Lesson: Mary Heilmann: To Be Someone

  • Grade Level: High School (9-12 grade)
  • "Capistrano," 1994."Capistrano," 1994.
  • "Starry Night (Night Sky)," 1967."Starry Night (Night Sky)," 1967.
  • "Interval," 2002."Interval," 2002.
  • "Malibu," 1970."Malibu," 1970.
  • "Sculpture of Night," 2007."Sculpture of Night," 2007.
  • "Woody's Truck Stop," 1992-1997."Woody's Truck Stop," 1992-1997.
  • "The Big Dipper," 1969"The Big Dipper," 1969
  • "Fresno (Ernie Palomino)," 2004."Fresno (Ernie Palomino)," 2004.
  • "The End of the All Night Movie," 1978."The End of the All Night Movie," 1978.
  • "Little 9 x 9," 1973."Little 9 x 9," 1973.
  • "Miramar," 1994."Miramar," 1994.
  • "Clubchair 35," 2007."Clubchair 35," 2007.


Written by Cathleen Lewis, Manager of High School Programs

Mary Heilmann is a painter who began her artistic career working in ceramics and sculpture. Self-described as a philosopher, Heilmann creates paintings that are infused with content of the self, social, private, and public, as well as allusions to the domestic everyday. In the ‘70s, when Heilmann began painting, her audacious primary colors were unique and bold for the time. Heilmann’s paintings received criticism at a time when pure abstraction and Greenbergian formalism reigned, when art for art’s sake was the manifesto of the time.
Richard Flood, Chief Curator of the New Museum, says of Heilman, “It is impossible to think of Heilmann’s art as coming from anywhere other than the U.S. of A. Its boldness and challenging abstraction are unique. No one else sets up the same rousing conversation between forms and colors. Pods, webs, tiles, waves, blood tides, and dangling nerve ends are the vocabulary. The glorious off-ness of her color rattles shapes like shards in a kaleidoscope”. [1]


  • Students will develop an understanding of abstraction, modernism and postmodernism
  • Students will explore and discuss the position of women artists during the ‘70s.
  • Students will discuss how artists during the ‘70s were challenging traditional art practices.


Abstraction is an artistic language that frees itself from subject matter to concentrate instead on content; that content is an essential expression of an idea or feeling, rather than a representation of an object from the real world.
Greenbergian Formalism – Clement Greenberg (1909-94), art critic and cultural megastar whose presence defined the 1950s and 1960s art world. In post-War America, if a work didn’t fit in the “Greenbergian universe,” it was not considered by many art. The Greenbergian regime was all male. [2]
Lexicon is a workbook or dictionary, inventory or record
Minimalism, a chiefly American style in painting and sculpture, developed in the 1960s largely in reaction against Abstract Expressionism, shunning illusion, decorativeness, and emotional subjectivity in favor of impersonality, simplification of form, and the use of often massive, industrially produced materials for sculpture. Minimalism extended its influence to architecture, design, dance, theater, and music.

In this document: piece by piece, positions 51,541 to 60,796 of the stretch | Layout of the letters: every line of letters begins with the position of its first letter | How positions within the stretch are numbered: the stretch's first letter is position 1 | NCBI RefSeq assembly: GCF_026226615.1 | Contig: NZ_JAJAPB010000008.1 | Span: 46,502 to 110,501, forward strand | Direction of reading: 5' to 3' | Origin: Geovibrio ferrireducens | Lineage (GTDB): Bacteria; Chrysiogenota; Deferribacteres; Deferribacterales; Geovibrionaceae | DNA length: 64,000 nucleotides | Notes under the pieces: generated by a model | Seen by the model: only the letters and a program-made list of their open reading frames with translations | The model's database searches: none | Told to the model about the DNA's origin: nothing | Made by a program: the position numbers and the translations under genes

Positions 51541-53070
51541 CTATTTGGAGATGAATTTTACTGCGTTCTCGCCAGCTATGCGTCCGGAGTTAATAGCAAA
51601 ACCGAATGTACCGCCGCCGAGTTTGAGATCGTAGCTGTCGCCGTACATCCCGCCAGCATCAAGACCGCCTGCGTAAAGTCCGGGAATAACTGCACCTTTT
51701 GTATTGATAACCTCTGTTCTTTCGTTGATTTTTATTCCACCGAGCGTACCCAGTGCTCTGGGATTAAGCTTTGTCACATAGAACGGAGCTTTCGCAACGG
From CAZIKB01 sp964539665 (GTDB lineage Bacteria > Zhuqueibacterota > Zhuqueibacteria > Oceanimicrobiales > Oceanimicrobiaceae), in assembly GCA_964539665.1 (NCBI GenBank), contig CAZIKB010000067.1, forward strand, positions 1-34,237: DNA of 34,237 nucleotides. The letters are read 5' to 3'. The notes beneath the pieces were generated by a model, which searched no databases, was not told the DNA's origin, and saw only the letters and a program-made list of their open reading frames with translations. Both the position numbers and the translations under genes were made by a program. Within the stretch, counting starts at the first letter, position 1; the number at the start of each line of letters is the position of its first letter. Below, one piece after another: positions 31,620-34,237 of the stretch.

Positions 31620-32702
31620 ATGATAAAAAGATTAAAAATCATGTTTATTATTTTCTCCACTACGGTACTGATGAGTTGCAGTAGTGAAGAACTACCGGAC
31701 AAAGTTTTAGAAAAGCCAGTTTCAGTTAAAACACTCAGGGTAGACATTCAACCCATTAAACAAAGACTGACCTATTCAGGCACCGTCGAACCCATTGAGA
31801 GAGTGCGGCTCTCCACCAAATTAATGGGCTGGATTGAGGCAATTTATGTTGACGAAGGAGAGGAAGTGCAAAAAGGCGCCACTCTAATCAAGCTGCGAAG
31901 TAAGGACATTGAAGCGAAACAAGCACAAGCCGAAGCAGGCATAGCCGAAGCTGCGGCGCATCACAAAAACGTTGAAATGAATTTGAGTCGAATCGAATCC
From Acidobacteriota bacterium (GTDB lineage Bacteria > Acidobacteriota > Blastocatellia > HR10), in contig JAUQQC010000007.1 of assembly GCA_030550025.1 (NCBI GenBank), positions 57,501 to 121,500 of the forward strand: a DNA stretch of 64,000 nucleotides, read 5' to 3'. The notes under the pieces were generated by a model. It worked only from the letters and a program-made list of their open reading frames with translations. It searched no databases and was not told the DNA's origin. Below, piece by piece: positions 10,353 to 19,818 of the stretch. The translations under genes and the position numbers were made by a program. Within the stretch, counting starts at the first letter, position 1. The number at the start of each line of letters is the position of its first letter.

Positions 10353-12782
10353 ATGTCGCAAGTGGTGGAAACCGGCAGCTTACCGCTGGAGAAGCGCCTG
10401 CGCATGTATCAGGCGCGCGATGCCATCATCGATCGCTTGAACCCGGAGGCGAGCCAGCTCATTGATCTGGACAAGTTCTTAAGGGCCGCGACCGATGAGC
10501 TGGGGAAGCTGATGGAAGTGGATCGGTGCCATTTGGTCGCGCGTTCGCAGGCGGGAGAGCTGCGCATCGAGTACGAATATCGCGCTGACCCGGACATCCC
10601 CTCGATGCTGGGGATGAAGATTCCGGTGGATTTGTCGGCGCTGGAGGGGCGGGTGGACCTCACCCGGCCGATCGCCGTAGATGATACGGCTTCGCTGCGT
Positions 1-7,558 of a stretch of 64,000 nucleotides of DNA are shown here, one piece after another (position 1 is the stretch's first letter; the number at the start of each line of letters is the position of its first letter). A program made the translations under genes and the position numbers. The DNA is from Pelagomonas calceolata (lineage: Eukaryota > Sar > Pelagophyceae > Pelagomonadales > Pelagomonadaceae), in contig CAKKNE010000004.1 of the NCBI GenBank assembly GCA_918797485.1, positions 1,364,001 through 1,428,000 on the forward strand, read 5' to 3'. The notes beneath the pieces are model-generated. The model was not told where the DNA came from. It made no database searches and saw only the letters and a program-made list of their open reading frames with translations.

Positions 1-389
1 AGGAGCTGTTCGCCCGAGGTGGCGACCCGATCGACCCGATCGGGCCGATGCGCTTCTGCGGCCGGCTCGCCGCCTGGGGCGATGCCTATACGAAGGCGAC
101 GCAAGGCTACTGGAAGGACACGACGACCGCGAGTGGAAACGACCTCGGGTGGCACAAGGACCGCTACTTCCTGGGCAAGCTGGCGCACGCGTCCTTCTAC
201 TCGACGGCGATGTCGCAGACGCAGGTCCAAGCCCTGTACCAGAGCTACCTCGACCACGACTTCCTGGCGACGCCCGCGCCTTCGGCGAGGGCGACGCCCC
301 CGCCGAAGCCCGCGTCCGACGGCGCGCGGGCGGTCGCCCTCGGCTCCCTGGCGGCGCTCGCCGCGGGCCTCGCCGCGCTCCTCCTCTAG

Process is a continuous action, operation, or series of changes taking place in a definite manner.
Signification, significance is meaning, the act of signifying; indication.
Visual pleasure refers to the emotions, reactions, and desires people have when someone is presented with something that can be seen or looked at.


Mary Heilmann’s images from Digital Archives
Watercolors and/or watercolor pencils
Watercolor paper
Rulers and/or protractors

Lesson Strategy

Open discussion:
Have students view the links below. Have an open discussion on vocabulary terms like Greenbergian formalism, deconstruction, minimalism, modernism, and postmodernism.


  • Why did Heilmann change from sculpture to painting?
  • Heilmann claims she constructs paintings the way she constructs sculpture. Explain this statement by looking at the work.
  • Why was the illusion of space not embraced by the modernists?
  • Why did Heilmann say she liked to use shocking colors? Why is this important?

Look at the following oil on canvas paintings by Heilmann, Malibu 1970, Lupe 1987, Capistrano, and Miramar.

  • What process is the artist using in this work?
  • What does the oozing paint in between the folds of the canvas connote? What does the staining of the canvas suggest?
  • What overall reference does the painting make?
  • How does the title of this piece add more meaning?
  • Do you think the other paintings’ titles may have signification?
  • What feeling or emotions are associated with the color blue?

Upon relocating to New York, Heilmann met other artists that were more interested in discarding modernist traditions, choosing to make art out of untraditional materials, letting process and concepts take precedence over the subject.

  • What traditional modernist practices were artists like Heilmann challenging at the time?